Poisonous Household Items

Bathroom Products

  • Acetaminophen
  • Aftershave
  • Aspirin
  • Bleach
  • Deodorant
  • Disinfectant
  • Drain Cleaner
  • Hair Dye
  • Laxatives
  • Mineral Spirits
  • Nail Polish
  • Nail Polish Remover
  • Rubbing Alcohol
  • Sleeping Pills
  • Soaps
  • Sunscreen
  • Tanning Lotion
  • Toilet Cleaner

Garage Products

  • Antifreeze
  • Boric Acid
  • Brake Fluid
  • Carburetor Cleaner
  • Cleaning Fluid
  • Detergents
  • Fungicides
  • Gasoline
  • Herbicides
  • Insecticides
  • Kerosene
  • Lead
  • Mothballs
  • Paint
  • Rat Poison
  • Snail & Slug Bait
  • Tar & Turpentine
  • Windshield Wiper Fluid

Other General Products

  • Bleach
  • Cleaning Products
  • Deotdorizers
  • Dye
  • Funiture Polish
  • Laundry Detergent
  • Mothballs
  • Shoe Polish
  • Tide Pods
  • Wood Preservatives
  • Items containing Zinc – nuts & bolts, pennies made in 1982 or later, these will sit in the stomach and slowly poison them

Plants that Are Poisonous to Pets

Flowering Plants

  • Amaryllis
  • Andromeda
  • Azalea
  • Buttercup
  • Climbing Lily
  • Crown of Thorns
  • Daffodil Bulbs
  • Daphne
  • Delphinium
  • Fox Glove
  • Heliotrope
  • Hyacinth Bulbs
  • Hydrangea
  • Iris Bulbs
  • Laburnum
  • Lakspur
  • Marigold
  • Monkshood
  • Narcissus Bulbs
  • Oleander
  • Rhodedendron
  • Tulip Bulbs
  • Wisteria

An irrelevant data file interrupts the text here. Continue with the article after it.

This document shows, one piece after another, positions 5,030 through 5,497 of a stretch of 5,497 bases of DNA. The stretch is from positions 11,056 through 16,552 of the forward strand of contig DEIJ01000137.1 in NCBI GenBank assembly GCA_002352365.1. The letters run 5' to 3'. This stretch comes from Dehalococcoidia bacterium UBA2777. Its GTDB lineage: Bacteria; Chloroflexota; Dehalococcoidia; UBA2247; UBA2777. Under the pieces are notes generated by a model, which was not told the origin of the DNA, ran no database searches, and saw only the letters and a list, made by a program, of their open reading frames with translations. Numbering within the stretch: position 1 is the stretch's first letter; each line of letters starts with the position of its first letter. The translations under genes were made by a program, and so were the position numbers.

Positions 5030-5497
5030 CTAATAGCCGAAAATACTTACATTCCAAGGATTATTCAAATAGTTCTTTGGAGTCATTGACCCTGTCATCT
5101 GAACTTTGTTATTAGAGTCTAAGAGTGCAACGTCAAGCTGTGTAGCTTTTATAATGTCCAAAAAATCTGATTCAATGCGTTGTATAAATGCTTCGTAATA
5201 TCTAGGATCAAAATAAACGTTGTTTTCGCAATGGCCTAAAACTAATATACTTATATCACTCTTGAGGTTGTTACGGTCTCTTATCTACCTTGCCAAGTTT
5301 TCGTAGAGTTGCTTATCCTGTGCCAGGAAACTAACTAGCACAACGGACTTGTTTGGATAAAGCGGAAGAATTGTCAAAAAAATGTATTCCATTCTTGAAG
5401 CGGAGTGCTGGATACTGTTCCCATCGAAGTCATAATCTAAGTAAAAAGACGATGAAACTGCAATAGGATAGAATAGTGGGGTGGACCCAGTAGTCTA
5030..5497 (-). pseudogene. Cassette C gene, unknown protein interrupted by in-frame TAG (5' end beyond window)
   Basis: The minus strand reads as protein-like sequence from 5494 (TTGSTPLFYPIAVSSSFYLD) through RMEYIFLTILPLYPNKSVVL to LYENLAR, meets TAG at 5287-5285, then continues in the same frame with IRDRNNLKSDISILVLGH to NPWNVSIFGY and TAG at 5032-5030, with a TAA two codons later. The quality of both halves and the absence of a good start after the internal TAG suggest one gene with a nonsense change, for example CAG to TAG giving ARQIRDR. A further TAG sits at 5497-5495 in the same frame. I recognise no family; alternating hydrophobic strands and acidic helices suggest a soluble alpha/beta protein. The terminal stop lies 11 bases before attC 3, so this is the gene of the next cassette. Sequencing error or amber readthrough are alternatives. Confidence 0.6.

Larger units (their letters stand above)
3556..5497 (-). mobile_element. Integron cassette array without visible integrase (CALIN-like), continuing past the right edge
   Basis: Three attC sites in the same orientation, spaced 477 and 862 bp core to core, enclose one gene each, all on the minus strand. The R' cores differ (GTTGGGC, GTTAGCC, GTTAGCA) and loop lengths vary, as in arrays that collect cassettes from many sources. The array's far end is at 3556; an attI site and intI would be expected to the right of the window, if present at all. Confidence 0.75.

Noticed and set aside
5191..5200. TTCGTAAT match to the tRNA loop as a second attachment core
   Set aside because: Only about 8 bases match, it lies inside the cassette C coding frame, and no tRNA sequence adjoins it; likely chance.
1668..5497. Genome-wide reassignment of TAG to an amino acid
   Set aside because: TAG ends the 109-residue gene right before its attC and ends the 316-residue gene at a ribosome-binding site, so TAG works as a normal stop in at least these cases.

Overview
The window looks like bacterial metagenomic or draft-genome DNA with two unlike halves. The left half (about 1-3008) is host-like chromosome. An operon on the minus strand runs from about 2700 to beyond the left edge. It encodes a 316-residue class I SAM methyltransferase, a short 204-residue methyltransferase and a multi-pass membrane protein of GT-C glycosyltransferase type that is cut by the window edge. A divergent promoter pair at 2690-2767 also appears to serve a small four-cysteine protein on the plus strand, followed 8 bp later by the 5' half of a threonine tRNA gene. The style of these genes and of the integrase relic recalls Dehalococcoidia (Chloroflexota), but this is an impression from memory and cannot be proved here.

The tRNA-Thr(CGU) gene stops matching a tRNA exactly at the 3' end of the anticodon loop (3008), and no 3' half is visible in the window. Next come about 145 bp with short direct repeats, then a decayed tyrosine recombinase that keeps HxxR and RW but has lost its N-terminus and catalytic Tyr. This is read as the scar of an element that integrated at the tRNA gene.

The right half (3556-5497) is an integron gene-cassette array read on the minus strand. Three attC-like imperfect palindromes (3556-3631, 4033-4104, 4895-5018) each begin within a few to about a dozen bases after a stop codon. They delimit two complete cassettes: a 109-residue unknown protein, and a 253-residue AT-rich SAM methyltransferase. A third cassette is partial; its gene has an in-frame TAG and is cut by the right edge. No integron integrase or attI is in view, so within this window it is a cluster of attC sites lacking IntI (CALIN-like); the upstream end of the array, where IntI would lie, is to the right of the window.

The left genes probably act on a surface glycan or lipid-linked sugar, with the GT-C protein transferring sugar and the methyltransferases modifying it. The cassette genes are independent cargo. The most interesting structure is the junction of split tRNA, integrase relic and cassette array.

Shrubs/Weeds/Ivy

  • Arrow Grass
  • Boxwood
  • Caladium
  • Caster Bean
  • Dieffenbachia
  • Dumb Cane
  • Elephant Ear
  • English Ivy
  • Fox Tail
  • Japanese Yew
  • Jimson Weed
  • Laurel
  • Locoweed
  • Marijuana
  • Milkweed
  • Philodendron
  • Poison Ivy
  • Poinsettias
  • Privet
  • Sago Palm
  • Snow on the Mountain
  • Stinging Nettle
  • Tobacco
  • Yew

Berries/Fungus/Nuts

  • Apple Seeds
  • Apricots
  • Avocado
  • Bittersweet Berries
  • Cherry Pits
  • Chokecherry Berries
  • Elderberry
  • Garlic
  • Grapes
  • Holly
  • Hops
  • Jasmine Berries
  • Jerusalem Cherry
  • Macadamia Nuts
  • Mistletoe
  • Mushrooms
  • Nightshade Berry
  • Onions
  • Peaches
  • Potatoes (Green)
  • Raisins
  • Rhubarb
  • Star Fruit
  • Walnut

Know the Signs of Poisoning

  • Excessive Salivation
  • Breathing Difficulty
  • Excitability
  • Loss of Consciousness
  • Seizures
  • Vomiting
  • Diarrhea

Important Info to Gather to Call Your Emergency Vet

  • What time did the poisoning occur?
    • Knowing the amount of time that your pet was exposed can help a vet determine how to treat them
  • What substance were they exposed to?
    • Take all packages, bottles, and labels with you so that the vet can read the MSDS data and create a plan of action
  • Did they vomit?
    • If your pet has vomited, take a sample of the vomit with you in a ziploc bag so that it can be tested if necessary
  • Contact your Vet!
    • They will be able to give you a plan of action if they feel there are steps that need to be taken before transporting them to the office/hospital

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